Prayer ministries:

  • praying!!!
  • mobilizing for major Concerts of Prayer
  • helping with small groups of prayer
  • coordinating prayer chains
  • promoting prayer days and weeks and vigils


  • all of the above across cultures

Support ministries:

  • countless jobs that undergird major ministries

By John Piper. © Desiring God. Website:

Thursday, June 12, 2008

the song I cannot get away from...

(nor do I want to)

Thy Way, Not Mine

Thy way, not mine, O Lord
However dark it be
Lead me by Thine own hand
Choose out the path for me

Smooth let it be or rough
It will still be the best
Winding or straight, it leads
Right onward to Thy rest

I dare not choose my lot
I would not, if I might
Choose Thou for me, my God
So I can walk aright

Take Thou my cup, and it
With joy or sorrow fill
As best to Thee may seem
Choose Thou my good and ill

Not mine, not mine the choice
In all things great or small
Be Thou my guide, my strength
My wisdom and my all, my wisdom and my all

© 2008 Sovereign Grace Worship (ASCAP)
Words by Horatius Bonar (1857)
Music and additional words by Joel Sczebel

Tuesday, April 29, 2008

Monday, April 14, 2008

check it out

Open: iTunes---> Select: iTunes Store

Search: The Village Church--->
Select: The Village Church - Sermon Audio

Select: Gospel Realization---> Click: Get Episode
Select: Gospel Contextualization---> Click: Get Episode

Listen: "And let us consider how we may spur one another on toward love and good deeds" (Hebrews 10:24).

Saturday, April 5, 2008

a new heart?

"I will give them an undivided heart and put a new spirit in them; I will remove from them their heart of stone and give them a heart of flesh" (Ezekiel 11:19). Are we praying to this end?

Oh my God, look around this place
Your fingers reach around the bone

You set the break and set the tone

Flights of grace, and future falls

In present pain
all fools say, "Oh my God"

Oh my God, why are we so afraid?

We make it worse when we don't bleed

There is no cure for our disease

Turn a phrase, and rise again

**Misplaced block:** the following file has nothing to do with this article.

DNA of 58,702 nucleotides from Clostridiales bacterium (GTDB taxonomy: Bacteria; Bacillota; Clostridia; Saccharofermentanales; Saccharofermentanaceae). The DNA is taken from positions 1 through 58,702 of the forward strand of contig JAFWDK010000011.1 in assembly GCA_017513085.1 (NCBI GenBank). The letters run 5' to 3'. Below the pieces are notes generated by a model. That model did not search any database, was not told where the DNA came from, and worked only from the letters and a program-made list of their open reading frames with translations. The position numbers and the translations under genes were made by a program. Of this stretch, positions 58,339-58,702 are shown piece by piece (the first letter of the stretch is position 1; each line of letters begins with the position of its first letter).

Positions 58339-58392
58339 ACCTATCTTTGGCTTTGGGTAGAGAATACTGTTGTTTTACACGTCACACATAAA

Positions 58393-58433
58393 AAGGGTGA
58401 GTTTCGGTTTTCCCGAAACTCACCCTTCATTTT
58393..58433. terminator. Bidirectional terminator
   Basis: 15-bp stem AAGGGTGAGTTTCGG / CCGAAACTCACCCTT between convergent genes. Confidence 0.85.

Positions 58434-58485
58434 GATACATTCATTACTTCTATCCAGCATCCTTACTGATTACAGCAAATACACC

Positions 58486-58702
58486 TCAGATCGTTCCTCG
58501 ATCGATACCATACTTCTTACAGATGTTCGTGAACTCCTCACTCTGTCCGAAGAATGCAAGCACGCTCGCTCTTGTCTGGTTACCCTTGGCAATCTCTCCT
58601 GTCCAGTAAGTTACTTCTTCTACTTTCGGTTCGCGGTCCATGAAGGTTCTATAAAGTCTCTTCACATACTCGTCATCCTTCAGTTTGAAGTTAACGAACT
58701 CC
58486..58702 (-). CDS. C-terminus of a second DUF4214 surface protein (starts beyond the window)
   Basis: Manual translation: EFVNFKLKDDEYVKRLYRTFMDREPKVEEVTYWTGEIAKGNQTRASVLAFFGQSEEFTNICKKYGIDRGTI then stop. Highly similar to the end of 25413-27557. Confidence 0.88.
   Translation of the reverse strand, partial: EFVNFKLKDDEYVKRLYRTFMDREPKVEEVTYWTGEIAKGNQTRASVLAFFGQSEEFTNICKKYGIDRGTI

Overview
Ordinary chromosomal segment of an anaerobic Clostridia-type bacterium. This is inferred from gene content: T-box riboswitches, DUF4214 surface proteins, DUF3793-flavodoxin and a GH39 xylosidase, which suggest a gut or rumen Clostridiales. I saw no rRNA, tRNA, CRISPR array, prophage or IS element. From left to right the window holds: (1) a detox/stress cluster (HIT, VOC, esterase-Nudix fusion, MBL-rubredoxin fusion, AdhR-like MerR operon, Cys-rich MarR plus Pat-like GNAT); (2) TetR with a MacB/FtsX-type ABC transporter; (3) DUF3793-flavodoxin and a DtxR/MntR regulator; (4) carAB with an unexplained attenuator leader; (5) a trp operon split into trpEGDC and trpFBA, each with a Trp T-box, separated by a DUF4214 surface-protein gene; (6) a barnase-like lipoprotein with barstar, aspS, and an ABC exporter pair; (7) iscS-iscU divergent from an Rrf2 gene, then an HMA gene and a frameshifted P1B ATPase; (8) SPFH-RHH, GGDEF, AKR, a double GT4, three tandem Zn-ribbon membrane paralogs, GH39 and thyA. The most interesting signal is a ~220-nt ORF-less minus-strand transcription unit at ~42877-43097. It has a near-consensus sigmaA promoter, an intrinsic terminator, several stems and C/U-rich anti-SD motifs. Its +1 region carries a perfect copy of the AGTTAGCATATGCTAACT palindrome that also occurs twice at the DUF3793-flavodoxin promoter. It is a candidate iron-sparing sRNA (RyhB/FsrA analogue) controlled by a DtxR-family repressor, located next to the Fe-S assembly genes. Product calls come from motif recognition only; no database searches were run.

Or fake your death and only tell your closest friend

Oh my God, can I complain?

You take away my firm belief and
graft my soul upon your grief

Weddings, boats and alibis

all drift away, and a mother cries

Liars and fools; sons and failures
; thieves will always say
Lost and found; ailing wanderers
; healers always say
Whores and angels; men with problems;
leavers always say
Broken hearted; separated
; orphans always say
War creators; racial haters
; preachers always say
Distant fathers; fallen warriors
; givers always say
Pilgrim saints; lonely widows
; users always say
Fearful mothers; watchful doubters;
Saviors always say

Sometimes I cannot forgive

And these days, mercy cuts so deep

If the world was how it should be,
Maybe I could get some sleep

While I lay, I dream we're better,

Scales were gone and faces light

When we wake, we hate our brother

We still move to hurt each other

Sometimes I can close my eyes,

And all the fear that keeps me silent
Falls below my heavy breathing,

What makes me so badly bent?

We all have a chance to murder

We all feel the need for wonder

We still want to be reminded
That the pain is worth the thunder

Sometimes when I lose my grip,
I wonder what to make of heaven

All the times I thought to reach up

All the times I had to give

Babies underneath their beds

Hospitals that cannot treat